PIP has made our lives so much more easier. It is a real pain if you want to install packages for python from source. Take libseccomp for example, it does not have a python package yet.

First things first, there are four locations in which your python modules may reside. They are as follows:

  • /usr/lib/python2.7/dist-packages
  • /usr/lib/python2.7/site-packages
  • /usr/local/lib/python2.7/dist-packages
  • /usr/local/lib/python2.7/site-packages

Any of these may or may not exist depending on you Linux distribution. If they do exist then they have some purpose. The ones with /usr/lib/* are reserved for the Python’s builtin modules. The ones that start with /usr/local/* are the ones available for our use. PIP installs under the dist-packages in /usr/local by default. If you compile from source and install it with make, it goes under site-packages in /usr/local. Now that we got that cleared, what is the problem?

Lets take Fedora 25(Linux distro), if you look at the sys.path of Python, there are some directories along with the first three in the above list. Now that you install with make, it goes to the fourth directory by default. After the package is installed and you cannot import the package. You have to include the snippet below before importing the package that you installed.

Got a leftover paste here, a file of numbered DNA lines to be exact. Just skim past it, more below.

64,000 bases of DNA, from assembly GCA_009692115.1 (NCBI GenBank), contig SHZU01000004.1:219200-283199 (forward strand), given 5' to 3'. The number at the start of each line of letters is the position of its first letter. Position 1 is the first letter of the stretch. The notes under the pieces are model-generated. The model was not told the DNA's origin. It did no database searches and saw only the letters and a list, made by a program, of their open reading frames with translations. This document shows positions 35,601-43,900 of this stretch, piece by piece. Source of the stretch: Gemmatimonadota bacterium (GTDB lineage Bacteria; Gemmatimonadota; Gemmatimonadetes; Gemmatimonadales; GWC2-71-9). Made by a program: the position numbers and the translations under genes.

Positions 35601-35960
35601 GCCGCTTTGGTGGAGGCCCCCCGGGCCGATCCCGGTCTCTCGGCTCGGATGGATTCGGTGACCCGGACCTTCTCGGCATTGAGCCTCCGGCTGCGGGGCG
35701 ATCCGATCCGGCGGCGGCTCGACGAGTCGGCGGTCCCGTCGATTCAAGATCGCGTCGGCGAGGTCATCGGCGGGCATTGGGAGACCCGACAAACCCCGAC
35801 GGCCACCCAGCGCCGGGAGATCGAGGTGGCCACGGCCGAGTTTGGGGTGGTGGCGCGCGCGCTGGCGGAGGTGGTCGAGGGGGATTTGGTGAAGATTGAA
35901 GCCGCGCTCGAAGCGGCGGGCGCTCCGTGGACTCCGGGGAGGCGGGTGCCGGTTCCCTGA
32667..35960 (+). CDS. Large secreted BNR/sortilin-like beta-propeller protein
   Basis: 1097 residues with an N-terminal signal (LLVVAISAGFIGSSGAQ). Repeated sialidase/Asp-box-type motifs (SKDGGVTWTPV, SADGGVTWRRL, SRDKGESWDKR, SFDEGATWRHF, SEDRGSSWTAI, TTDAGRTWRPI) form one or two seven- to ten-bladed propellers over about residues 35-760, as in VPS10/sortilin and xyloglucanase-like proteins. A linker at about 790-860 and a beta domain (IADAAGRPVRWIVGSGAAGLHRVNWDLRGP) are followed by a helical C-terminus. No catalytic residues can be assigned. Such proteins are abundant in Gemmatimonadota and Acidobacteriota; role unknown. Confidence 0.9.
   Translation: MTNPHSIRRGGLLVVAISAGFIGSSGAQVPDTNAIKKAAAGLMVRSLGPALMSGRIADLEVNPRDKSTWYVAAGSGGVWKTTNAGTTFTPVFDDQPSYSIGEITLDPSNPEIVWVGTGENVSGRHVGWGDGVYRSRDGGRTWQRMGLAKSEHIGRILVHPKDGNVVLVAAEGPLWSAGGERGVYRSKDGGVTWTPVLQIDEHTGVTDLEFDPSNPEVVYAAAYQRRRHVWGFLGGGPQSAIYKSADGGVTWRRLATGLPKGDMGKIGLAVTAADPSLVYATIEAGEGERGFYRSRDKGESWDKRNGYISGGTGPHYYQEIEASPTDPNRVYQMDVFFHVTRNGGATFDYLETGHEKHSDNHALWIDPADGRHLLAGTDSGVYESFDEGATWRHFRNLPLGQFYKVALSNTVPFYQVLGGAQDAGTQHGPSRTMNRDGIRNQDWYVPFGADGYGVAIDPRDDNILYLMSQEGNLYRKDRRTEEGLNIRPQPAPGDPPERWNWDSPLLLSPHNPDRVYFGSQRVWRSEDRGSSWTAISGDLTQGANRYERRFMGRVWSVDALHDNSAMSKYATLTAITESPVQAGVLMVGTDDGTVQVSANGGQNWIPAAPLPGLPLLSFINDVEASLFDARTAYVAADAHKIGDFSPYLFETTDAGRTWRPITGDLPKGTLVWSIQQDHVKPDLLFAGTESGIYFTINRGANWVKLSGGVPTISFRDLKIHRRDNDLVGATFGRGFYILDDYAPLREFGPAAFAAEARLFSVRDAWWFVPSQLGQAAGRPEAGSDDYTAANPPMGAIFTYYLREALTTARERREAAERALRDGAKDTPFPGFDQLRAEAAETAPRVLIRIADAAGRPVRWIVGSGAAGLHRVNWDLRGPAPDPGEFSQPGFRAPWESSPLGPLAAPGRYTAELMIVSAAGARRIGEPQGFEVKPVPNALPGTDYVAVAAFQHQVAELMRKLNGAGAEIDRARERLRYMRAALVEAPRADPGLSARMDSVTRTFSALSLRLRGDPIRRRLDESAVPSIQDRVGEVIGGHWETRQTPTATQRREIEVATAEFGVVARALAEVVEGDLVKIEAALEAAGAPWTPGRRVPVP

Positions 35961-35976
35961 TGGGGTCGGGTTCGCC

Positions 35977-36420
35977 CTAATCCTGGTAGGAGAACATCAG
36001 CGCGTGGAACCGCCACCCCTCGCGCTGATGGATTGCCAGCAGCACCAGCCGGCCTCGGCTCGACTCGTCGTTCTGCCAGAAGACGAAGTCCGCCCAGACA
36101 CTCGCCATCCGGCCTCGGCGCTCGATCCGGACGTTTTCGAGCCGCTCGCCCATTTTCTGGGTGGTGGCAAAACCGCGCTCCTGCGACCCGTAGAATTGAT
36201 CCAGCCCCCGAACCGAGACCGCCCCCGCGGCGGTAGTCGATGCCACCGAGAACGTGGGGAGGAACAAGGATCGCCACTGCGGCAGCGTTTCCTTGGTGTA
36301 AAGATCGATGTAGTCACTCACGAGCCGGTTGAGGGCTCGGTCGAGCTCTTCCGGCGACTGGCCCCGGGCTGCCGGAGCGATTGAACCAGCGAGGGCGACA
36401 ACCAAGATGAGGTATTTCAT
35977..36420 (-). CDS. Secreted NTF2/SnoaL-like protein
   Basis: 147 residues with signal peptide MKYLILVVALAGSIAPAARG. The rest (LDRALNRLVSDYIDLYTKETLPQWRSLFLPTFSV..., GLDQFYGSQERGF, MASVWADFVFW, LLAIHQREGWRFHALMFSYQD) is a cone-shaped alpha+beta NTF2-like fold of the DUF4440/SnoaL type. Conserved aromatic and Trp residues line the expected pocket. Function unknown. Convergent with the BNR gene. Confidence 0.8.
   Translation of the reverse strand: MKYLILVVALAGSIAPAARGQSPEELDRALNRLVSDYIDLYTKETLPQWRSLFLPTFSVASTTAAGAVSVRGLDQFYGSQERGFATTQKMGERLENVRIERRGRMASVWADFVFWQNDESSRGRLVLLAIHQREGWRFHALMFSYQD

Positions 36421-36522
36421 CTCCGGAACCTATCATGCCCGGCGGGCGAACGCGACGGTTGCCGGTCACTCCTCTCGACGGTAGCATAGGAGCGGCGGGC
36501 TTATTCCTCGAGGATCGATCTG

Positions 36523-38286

import sys
sys.path.append('/usr/local/lib/python2.7/site-packages')

If you are using Fedora, just change the installation destination to /usr/lib/* then its installed properly and you can use it.

Now lets take a look at the scenario of Ubuntu 16.04. Only first and third are available. So no matter what destination you install your packages to, you cannot directly import your packages. You have to use the code snippet above. Otherwise you have to modify the PYTHONPATH in your .bashrc and that is definitely not pretty. If you want an even uglier solution to avoid that code snippet, just copy the installed packages from site-packages to dist-packages. The last one might burn your computer, so sacrifice a cat before moving ahead.